Lonzo Ball was the engineer of the most efficient offense in the nation and is one of the more unique top prospects of recent memory. The 6-6 guard had strong numbers across the board, averaging 14.6 points, 6.0 rebounds and leading the nation in assists with 7.6 per game. Ball’s best skill is certainly his ability to create for others and make everyone around him better. He has excellent basketball IQ and should be able to step into an NBA offense from day one as a floor general. Ball does have some shortcomings athletically, which were highlighted by his struggles in head-to-head performances against explosive Kentucky guard De’Aaron Fox.
Lonzo Ball’s best skill on offense is his playmaking ability from every area of the floor. He’s tremendous in transition, where he can grab rebounds and initiate the fast-break himself. He throws full-court lasers with precision to teammates running the floor. He can be a weapon off-ball as well, where he can run the floor, catch the outlet pass and then immediately whip the ball to an open cutter or shooter. He always knows the right time to dish the ball in the open court or take it to the rim himself. In the half-court, Ball uses his size and outstanding IQ to make every pass in the book. He drops dimes out of the pick and roll, hitting the screener on dives to the rim or on pops to the three-point line. He’s also adept at driving and dishing to open shooters. The ball never sticks on offense with him in the game, leading to high percentage shots for everyone.
For as good as Ball is creating for others, he isn’t as skilled at creating for himself. He lacks elite strength and explosiveness, plus his limited handle and funky shot mechanics make it difficult for him to create his own offense. When defended by NBA athletes, it may be a challenge for him to score. He’s not a threat in isolation situations and struggles to score out of the pick and roll. He settles for passing out of the pick and roll almost exclusively, which NBA defenses will adjust to. Ball is a smart off-ball player, consistently getting scoring opportunities from cutting to the rim. He shot an outstanding 73.2% from inside the arc due to all the open looks at the rim that UCLA’s ball movement created. He doesn’t like shooting contested shots at the rim, often electing to pass out to shooters instead of taking contact in the paint. He averaged just 2.7 free-throw attempts per game.
Where Ball can score in the half-court is with his jump shot, despite the unorthodox mechanics he possesses. He shot 41.2% from deep at UCLA and showed the ability to hit from NBA range with ease. However, his shot release may impede him from shooting at a high rate at the next level. He’s at his best shooting off the catch and isn’t fazed by defenders contesting hit shot. His release makes it difficult for him to shoot off the dribble though, and he’s forced to settle for tough step-back jumpers. Ball also shot just 67.3% from the free-throw line, which is a bit concerning.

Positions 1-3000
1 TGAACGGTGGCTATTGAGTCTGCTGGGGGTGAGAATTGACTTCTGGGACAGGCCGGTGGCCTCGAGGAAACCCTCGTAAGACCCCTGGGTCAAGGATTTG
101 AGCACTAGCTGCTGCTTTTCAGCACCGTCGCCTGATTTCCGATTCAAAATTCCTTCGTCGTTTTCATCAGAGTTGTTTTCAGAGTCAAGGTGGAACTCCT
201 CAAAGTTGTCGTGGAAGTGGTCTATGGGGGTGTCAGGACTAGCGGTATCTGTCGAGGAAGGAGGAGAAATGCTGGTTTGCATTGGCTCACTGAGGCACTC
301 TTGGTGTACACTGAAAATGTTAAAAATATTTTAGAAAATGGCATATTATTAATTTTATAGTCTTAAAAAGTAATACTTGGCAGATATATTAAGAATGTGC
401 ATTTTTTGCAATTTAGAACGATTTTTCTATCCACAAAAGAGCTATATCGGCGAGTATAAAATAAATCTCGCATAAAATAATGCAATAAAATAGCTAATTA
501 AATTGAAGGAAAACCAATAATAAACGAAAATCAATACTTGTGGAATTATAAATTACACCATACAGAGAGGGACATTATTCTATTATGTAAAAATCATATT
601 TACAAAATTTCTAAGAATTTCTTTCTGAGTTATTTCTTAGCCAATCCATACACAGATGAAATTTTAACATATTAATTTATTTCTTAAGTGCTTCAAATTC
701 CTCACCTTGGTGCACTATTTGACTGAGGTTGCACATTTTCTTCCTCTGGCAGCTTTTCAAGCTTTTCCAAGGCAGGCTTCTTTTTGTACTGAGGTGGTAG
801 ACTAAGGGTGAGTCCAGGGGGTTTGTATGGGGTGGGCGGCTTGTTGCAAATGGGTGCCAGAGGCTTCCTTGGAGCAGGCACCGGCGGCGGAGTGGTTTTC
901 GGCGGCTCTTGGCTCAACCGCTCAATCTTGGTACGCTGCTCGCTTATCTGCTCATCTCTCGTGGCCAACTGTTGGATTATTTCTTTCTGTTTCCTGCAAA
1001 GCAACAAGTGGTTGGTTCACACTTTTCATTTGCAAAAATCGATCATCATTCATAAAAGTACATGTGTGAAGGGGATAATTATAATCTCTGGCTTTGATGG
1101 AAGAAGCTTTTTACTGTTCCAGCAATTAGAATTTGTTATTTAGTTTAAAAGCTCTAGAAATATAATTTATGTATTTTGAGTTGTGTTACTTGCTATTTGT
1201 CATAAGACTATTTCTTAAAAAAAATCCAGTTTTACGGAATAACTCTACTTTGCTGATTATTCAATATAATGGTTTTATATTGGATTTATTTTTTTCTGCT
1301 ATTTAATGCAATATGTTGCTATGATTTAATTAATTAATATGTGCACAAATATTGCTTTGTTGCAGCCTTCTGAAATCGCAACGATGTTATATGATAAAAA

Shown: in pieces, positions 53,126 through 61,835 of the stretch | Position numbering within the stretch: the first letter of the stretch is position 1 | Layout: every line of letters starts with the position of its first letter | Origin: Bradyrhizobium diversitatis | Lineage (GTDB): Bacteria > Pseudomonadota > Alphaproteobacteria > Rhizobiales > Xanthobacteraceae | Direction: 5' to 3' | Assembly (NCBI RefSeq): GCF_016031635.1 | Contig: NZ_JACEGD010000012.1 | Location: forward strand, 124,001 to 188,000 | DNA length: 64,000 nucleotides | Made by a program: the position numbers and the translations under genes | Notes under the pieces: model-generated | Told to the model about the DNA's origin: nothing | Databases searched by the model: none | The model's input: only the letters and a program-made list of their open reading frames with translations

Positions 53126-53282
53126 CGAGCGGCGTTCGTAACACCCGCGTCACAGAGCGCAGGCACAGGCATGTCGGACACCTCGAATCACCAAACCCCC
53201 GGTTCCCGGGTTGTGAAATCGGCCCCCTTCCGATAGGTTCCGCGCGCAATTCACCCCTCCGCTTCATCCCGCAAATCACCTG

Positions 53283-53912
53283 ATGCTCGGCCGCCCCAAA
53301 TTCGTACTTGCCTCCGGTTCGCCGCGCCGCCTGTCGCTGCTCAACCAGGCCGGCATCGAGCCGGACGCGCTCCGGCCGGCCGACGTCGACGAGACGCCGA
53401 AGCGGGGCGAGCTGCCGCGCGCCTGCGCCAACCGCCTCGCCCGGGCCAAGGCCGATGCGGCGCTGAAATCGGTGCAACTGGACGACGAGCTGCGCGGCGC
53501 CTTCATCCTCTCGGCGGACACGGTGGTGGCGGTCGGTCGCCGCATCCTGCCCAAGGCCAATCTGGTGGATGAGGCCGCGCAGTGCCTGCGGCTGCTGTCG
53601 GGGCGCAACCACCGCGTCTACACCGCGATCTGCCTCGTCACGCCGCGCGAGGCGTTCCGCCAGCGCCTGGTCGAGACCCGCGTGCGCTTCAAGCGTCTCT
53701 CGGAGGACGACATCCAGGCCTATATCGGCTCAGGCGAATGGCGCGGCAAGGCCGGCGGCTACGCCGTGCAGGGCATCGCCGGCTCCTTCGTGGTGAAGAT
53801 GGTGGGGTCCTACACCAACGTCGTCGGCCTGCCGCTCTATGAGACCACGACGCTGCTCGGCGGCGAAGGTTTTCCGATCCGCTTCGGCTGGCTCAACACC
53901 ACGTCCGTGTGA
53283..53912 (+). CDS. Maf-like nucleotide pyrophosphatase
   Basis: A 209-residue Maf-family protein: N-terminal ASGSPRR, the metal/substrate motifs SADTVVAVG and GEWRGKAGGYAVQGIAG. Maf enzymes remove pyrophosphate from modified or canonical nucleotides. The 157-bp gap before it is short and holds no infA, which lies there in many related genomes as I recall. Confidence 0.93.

Defensively, Ball has tools to be a useful defender, but he does struggle on that end of the floor at times. He doesn’t have great lateral quickness or awareness defending ball screens. He did use his 6-9 wingspan to collect 1.8 steals per game and can be a factor on the defensive glass. One way for Ball to become a more effective defender is by increasing his effort level on that end of the floor. He will be going against top-notch athletes every game in the NBA and needs to be more of a factor stopping them than he was at UCLA.
Lonzo Ball is a polarizing prospect with clear-cut strengths and weaknesses that will show up at the NBA level. He should be able to step in right away and impact the game with his playmaking ability. Ball’s mere presence on the court increases ball movement and allows everyone to play better because of it. He will struggle to score on his own against NBA defenders and needs his jump shot to translate to the next level. He would benefit from impacting the game as a scorer, which would open up more passing lanes. Despite lacking top-notch athleticism on both ends of the floor, his excellent IQ should make up for his shortcomings. If Ball is able to score or defend at a high level to complement his passing, he can be one of the best guards in the league.